Details on article
|Author||Gallou, E., ; Fouseki, K.,|
|Title||Applying Social Impact Assessment (SIA) Principles in Assessing Contribution of Cultural Heritage to Social Sustainability.|
Gallou, E; Fouseki, K; (2019) Applying Social Impact Assessment (SIA) Principles in Assessing Contribution of Cultural Heritage to Social Sustainability. Journal of Cultural Heritage Management and Sustainable Development , 9 (3) pp. 352-375. 10.1108/JCHMSD-05-2018-0037.
|Keywords||Social impact assessment; Heritage management; Participation; Value assessment; Rural landscape; Cultural heritage; Indicators; Evaluation
|Link to article|| https://doi.org/10.1108/JCHMSD-05-2018-0037
|Abstract||The purpose of this paper is to propose the use of social impact assessment (SIA) principles to evaluate the contribution of cultural heritage to social sustainability, supporting both a people-centered and socially responsible approach to heritage management.
|Metodology||SIA - Social Impact Assessment. Specifically, the paper explores SIA as a methodological tool for postproject evaluation, used to define projects’ contributions to aspects of social sustainability through analyzing impacts of participation in a rural context case study, that of the Scapa Flow landscape heritage scheme in Orkney Islands, Scotland, UK.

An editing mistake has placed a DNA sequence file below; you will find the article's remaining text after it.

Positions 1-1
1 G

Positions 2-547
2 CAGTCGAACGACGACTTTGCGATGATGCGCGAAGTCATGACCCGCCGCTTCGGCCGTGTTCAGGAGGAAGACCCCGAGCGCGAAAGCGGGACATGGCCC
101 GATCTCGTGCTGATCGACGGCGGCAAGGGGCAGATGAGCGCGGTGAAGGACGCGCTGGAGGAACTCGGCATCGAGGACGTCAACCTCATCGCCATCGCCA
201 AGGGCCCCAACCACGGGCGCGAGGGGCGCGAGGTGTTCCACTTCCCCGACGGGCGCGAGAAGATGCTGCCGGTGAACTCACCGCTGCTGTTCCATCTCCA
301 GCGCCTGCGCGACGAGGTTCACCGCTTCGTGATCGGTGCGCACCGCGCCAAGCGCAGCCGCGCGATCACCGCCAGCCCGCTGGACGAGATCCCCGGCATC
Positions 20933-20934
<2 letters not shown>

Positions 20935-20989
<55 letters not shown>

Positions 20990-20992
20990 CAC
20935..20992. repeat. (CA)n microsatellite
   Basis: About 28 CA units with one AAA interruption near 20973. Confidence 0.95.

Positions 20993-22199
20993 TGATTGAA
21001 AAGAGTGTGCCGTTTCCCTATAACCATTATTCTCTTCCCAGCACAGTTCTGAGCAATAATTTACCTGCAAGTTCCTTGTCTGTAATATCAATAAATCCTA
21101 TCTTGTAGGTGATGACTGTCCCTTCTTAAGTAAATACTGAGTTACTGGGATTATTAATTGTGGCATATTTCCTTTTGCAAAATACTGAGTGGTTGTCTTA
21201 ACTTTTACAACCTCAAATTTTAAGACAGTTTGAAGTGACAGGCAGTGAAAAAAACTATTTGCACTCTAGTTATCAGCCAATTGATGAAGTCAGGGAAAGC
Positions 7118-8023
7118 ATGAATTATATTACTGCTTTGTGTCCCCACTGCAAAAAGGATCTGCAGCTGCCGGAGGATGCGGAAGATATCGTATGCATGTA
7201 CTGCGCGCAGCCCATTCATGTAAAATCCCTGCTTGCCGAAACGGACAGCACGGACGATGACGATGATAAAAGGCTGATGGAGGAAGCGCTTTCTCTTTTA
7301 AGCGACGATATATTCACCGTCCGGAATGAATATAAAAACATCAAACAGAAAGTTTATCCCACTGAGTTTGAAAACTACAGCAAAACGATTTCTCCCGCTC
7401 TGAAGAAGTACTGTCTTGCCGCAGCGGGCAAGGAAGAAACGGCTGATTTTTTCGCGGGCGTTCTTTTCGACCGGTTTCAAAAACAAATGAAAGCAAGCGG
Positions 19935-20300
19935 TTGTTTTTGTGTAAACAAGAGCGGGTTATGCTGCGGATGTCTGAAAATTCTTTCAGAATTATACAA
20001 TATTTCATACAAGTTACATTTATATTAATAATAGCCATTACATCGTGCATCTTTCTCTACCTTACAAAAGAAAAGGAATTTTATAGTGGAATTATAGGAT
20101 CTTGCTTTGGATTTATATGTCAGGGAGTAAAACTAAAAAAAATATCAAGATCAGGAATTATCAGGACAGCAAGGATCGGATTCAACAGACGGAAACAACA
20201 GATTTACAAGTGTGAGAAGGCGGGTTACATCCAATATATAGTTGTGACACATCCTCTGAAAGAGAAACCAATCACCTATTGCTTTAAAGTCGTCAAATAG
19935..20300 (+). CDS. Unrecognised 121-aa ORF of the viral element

|Findings||Findings – Based on research findings from the thematic analysis of 40 semi-structured interviews on impacts (with heritage managers, planners and participants in the scheme), the paper proposes a combination of heritage value assessment process with social impact identification to achieve a context-relevant assessment of social sustainability. Existing research around social capital and sense of place supports the analysis of relevant impacts and heritage values. Findings support overlaps between socio-environmental impacts, when looking at the role of heritage for community well-being in rural contexts. Research limitations/implications – The qualitative approach allows for a context-relevant, bottom up impact assessment and allows for multiple stakeholders perceptions to be included. Practical implications – The proposed methodological approach has greater implications for the work of institutions and professionals involved in project evaluations that can inform participatory heritage project planning, ensuring high social relevance. Social implications – Application of SIA principles in heritage sector can increase social benefits of heritage projects and enable wider community participation in processes of heritage management